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The order of $(\mathbf{Z}/3^{1000}\mathbf{Z})^*$ is $\varphi(3^{1000}) = 2\times 3^{999}$, which is a highly composite number, and hence the discrete logarithm in this group is highly vulnerable to the Pohlig-Hellman algorithm. If you are not familiar with the Pohlig-Hellman algorithm, you can peruse for example Section 2.9 of the book by Hoffstein, Pipher ...


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Just read the original paper for ElGamal signatures. Especially one of the attacks in section IV. B should help you out. Alternatively, the Wikipedia article about ElGamals signatures also has a section about existential forgeries. Since this is clearly homework, I'll leave the rest up to you. One last hint: Use q instead of p-1, since you're actually in a ...


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Before continuing to read this answer, read my above hint: Try writing down all the equations for the different s and try to solve the system of equations. If you still can't solve this one, you may read the remainder of the answer. First observe that $s_1 \equiv k_1 \cdot h(m) + r_1\cdot x \pmod {53}$ and $s_2 \equiv k_2 \cdot h(m') + r_2\cdot x ...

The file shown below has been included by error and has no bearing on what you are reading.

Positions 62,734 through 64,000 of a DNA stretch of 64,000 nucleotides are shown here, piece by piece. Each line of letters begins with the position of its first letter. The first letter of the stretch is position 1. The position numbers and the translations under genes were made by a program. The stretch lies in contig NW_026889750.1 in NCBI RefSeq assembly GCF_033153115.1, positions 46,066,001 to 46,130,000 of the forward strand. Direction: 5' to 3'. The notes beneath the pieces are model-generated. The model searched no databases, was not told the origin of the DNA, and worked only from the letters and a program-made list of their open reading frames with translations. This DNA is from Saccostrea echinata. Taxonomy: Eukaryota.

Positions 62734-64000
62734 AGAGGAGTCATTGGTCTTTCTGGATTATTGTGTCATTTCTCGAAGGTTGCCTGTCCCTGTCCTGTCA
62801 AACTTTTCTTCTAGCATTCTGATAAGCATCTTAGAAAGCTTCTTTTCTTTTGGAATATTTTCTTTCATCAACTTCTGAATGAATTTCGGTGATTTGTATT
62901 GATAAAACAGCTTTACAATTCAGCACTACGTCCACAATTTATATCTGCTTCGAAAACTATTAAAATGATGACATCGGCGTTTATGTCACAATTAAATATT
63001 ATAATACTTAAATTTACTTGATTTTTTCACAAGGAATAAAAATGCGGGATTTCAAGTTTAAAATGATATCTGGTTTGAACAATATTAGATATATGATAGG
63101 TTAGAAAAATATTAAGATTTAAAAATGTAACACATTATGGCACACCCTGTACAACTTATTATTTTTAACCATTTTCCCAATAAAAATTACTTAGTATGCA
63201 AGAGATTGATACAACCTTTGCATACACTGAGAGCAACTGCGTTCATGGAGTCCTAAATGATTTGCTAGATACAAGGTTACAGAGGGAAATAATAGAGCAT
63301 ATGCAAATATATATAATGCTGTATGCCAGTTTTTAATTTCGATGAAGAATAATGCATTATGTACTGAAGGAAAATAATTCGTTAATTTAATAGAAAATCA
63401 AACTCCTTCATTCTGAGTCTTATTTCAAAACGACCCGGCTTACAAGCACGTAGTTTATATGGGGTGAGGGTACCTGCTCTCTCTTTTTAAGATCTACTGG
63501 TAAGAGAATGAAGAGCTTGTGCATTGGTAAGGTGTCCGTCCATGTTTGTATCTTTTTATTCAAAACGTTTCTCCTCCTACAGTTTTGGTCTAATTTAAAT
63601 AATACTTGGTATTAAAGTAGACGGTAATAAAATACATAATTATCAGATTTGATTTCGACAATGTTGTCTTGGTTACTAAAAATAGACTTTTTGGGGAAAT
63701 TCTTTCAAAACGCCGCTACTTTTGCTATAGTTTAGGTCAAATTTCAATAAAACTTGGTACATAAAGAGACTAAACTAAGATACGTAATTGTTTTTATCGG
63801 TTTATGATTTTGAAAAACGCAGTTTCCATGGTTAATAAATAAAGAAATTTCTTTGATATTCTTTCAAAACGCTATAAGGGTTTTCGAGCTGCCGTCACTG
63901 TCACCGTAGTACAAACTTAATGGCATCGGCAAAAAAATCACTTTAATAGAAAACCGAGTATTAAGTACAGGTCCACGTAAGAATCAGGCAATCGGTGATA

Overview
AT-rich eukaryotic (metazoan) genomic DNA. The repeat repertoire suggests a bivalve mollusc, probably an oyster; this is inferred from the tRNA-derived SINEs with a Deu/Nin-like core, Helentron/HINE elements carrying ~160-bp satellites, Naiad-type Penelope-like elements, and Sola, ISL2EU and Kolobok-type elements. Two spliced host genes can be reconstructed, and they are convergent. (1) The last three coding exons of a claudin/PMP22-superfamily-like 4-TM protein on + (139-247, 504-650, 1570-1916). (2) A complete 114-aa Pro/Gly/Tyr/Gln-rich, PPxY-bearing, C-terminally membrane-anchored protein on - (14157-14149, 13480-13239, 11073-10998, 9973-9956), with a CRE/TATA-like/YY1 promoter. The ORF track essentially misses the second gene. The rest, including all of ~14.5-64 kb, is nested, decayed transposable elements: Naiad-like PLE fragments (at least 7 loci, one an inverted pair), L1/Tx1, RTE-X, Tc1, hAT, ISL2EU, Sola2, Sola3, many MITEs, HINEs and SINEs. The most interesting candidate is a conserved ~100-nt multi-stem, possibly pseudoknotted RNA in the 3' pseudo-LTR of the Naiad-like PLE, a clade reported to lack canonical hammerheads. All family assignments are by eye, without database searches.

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Daniel Bleichenbacher has described such kind of attacks in his article Generating ElGamal signatures without knowing the secret key. (PDF) He noticed that if verifier would accept signatures where $r$ is larger than $p$ then any signature $(r,s)$ on $H(M)$ could be used to generate a signature $(r2, s2)$ on arbitrary hash value $H(M2)$. For that attacker ...


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It's not a complete answer because an adversary needs control on the random choice of a signing algorithm. First let me define ElGamal signature to not get lost in notation. $x \in N$ is the secret key. $p$ is a prime, it defines $Z_p^*$. $g$ is a generator of $Z_p^*$. $y=g^x$ and the public key is $(p, g, g^x)$. Then $k$ is picked at random from ...



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